30 Things to Do When You Can’t Sleep
Read a Good Book
a woman reading a book, Credits: pexel
Meditate and Practice Deep Breathing
a woman meditating, Credits: pexel
Choose a Comfortable Bedding and Change your Bedsheets Often
a comfortable mattress, Credits: pexel
Uncomfortable bedding can lead affect your sleep quality. A comfortable mattress can put you in a deep slumber. Change your bedsheets often.
Dim the Lights Before you go to Bed
a dim room, Credits: pexel
Light prevents the secretion of melatonin, the hormone that affects your circadian rhythms and tells your body it’s night time. So dim those bright lights.
Turn off Computer, Phone Screens
a man working on computer, Credits: pexel
The artificial light emitted by screens can disturb your body’s preparations for sleep by stimulating daytime hormones. Decrease your exposure by putting off TVs, phones, and computers at least an hour before bedtime
Minimize Disturbing Noises
Some outside noises like cars honking or a neighbor’s barking dog cannot be controlled. Use the sound of a bedside fan, a white noise machine to minimize outside noises.
Light candles and Adjust the Room Temperature
a dark smoothing place, Credits: pexel
Light scented candles for a good aroma. A dark, cool bedroom environment can lead to a restful sleep. Adjust the thermostat so that your bedroom’s temperature is between 60 and 75°F.
Heavy curtains, or an eye mask can block lights. Charge your phone and laptop outside the bedroom.
Follow a Sleep Routine
Try to stay on the same sleep-wake schedule, even on weekends.
Set Aside Some Worry Time During the Day
Every day, spend about 15 minutes addressing problems, so they don’t come up at night.
Keep Track of Your Sleep Cycle
Record how much and when you sleep, your fatigue levels throughout the day, and any other symptoms you have. Sleep-tracking apps can help with your recording efforts.
Adopt Healthier Habits
A healthy body equates to healthier sleep. Take good care of yourself overall with a balanced diet, exercise, and good stress relief, and you’ll have fewer worries come bedtime.
a woman smoking, Credits: pexels
Smokers commonly exhibit symptoms of insomnia — possibly because their bodies go into nicotine withdrawal during the night. So quit smoking.
Do Light to Moderate Exercises
a woman doing light exercise, Credits: pexel
Moderate aerobic activity can improve both sleep quality and quantity. It is advised to exercise at least three hours before bed so your body has enough time to relax before sleep.
Decrease Caffeine Intake
a cup of coffee, Credits: pexel
It’s tempting to reach for coffee when you’re tired after a poor night’s sleep, but drinking caffeine can make it harder for you to fall asleep at night, creating a vicious cycle.
Take a Powerful Nap
A good power nap enhances your creativity and memory! But avoid snoozing any longer than 20 minutes, which could steal time from your nighttime slumber cycles.
Spend Time in Natural Light
Increasing your exposure to natural light during the day promotes a healthy balance of that sleep hormone, melatonin.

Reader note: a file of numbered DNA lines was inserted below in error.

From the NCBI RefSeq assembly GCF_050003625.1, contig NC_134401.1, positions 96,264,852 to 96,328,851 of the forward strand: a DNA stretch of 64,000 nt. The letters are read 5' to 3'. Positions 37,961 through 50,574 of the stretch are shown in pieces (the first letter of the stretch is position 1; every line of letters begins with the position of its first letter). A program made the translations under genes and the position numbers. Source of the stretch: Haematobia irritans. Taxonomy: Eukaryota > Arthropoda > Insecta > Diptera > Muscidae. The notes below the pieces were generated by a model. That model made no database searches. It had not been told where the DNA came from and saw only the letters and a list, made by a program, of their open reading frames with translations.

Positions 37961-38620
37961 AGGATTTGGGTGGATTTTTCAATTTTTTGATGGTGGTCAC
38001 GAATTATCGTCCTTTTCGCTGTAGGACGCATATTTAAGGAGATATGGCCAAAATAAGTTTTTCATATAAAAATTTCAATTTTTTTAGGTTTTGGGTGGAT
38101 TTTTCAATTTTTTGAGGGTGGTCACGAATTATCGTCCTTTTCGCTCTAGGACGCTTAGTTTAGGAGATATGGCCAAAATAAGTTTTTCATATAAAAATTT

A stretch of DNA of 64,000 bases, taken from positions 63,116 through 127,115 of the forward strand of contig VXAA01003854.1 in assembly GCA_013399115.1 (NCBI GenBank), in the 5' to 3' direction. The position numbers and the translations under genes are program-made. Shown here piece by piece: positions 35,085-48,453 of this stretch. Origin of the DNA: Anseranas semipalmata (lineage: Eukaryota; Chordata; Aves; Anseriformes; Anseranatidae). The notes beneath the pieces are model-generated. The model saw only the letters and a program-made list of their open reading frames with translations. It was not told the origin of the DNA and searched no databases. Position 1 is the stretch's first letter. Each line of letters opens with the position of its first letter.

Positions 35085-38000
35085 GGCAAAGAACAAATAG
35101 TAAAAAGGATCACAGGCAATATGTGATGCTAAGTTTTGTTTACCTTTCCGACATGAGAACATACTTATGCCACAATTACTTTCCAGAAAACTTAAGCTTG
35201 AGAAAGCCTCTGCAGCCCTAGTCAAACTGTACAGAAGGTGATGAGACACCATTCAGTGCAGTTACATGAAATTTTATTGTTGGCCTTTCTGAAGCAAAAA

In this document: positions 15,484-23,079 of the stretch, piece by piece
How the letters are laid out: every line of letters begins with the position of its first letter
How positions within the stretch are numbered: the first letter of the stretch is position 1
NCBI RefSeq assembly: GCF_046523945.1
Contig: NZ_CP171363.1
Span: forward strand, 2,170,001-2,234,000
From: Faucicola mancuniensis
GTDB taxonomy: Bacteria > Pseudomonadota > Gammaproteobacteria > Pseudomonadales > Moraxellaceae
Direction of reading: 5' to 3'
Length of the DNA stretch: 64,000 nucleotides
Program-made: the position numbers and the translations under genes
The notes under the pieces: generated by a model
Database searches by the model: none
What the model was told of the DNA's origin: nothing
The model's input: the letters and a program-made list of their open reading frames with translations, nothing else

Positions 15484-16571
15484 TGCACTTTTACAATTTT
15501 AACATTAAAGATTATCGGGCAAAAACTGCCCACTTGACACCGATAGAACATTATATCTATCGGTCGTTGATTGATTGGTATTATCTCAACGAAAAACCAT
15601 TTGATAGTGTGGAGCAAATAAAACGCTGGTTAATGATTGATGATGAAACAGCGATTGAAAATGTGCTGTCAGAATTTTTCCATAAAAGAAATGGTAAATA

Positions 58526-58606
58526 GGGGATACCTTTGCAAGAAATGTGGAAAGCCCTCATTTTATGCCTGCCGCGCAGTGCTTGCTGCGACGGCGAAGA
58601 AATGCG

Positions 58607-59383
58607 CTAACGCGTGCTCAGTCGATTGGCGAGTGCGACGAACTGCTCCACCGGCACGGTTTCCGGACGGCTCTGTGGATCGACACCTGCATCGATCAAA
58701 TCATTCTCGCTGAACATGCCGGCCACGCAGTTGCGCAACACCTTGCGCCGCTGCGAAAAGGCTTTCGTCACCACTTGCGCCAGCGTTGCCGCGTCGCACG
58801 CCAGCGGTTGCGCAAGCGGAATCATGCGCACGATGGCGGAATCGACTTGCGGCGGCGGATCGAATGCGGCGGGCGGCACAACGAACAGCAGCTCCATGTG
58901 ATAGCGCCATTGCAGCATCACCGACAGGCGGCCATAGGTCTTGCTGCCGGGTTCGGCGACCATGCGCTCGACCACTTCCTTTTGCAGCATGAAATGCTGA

Eat Healthy to Sleep Better
fresh fruits and vegetables, Credits: pexel
Magnesium and B vitamins are two nutrients that may help enhance your sleep. Foods high in magnesium include, almonds and cashews, spinach. Also eat foods like these, which are rich in B vitamins, leafy green vegetables, legumes etc.
Consume Natural Supplements
Valerian, tryptophan, and melatonin are three supplements used to promote sleep, but their effectiveness varies. You should consult your doctor before taking them.
Prep your Body for Sleep
Don’t jump straight into your bed after your last activity. Give your mind and body a chance to prep for sleep.
Try Listening to Music
a woman listening music, Credits: pexel
Other relaxation strategies — like yoga, deep breathing, and progressive relaxation — are also effective tools for promoting good sleep.
Avoid Large Meals Late in the Evening
A hearty meal, Credits: pexel
A big meal before bedtime could leave you too heavy to sleep. Might lead to chest burning like symptom. So eat light specially if it gets late at night.
Don’t Drink Alcohol Right Before Bed
Write a Journal or a Diary
a woman writing her diary, Credits: pexel
Try penning down your thoughts in your diary and keep the negative thoughts away. Try to plan your week ahead in advance.
Don’t try to sleep unless you’re really sleepy
Going to bed when you don’t feel ready for sleep is setting yourself up for failure.
DrinkSome Hot Chamomile Tea
Chamomile tea calms you down, Credits: pexel
This soothing tea has a calms down your brain. A cup or two could might lead to a better sleep.
Take a warm bath
A hot shower, Credits: pexel
Stepping from warm water into that pre-cooled bedroom will cause your body temperature to drop slightly. This temperature change triggers sleepy feelings by slowing down your body’s metabolic activity.
Sip Some Hot Milk
child drinking milk, Credits: pexel
Do a Few leg exercises
A few easy leg lifts, squats, or your leg exercise of choice can help divert blood flow to your legs and away from your brain. This can calm your mind, making it easier to sleep.
Imagine Yourself Sleeping Blissfully
visualise yourself sleeping, Credits: pexels
Imagine yourself drifting into a peaceful sleep while practicing deep breathing and progressive muscle relaxation.
Get Yourself Some Therapy
Cognitive behavioral therapy for Insomnia is a common technique. This therapy typically involves self-monitoring, mental strategies like developing positive thoughts about sleep, and creating an environment that helps you sleep better.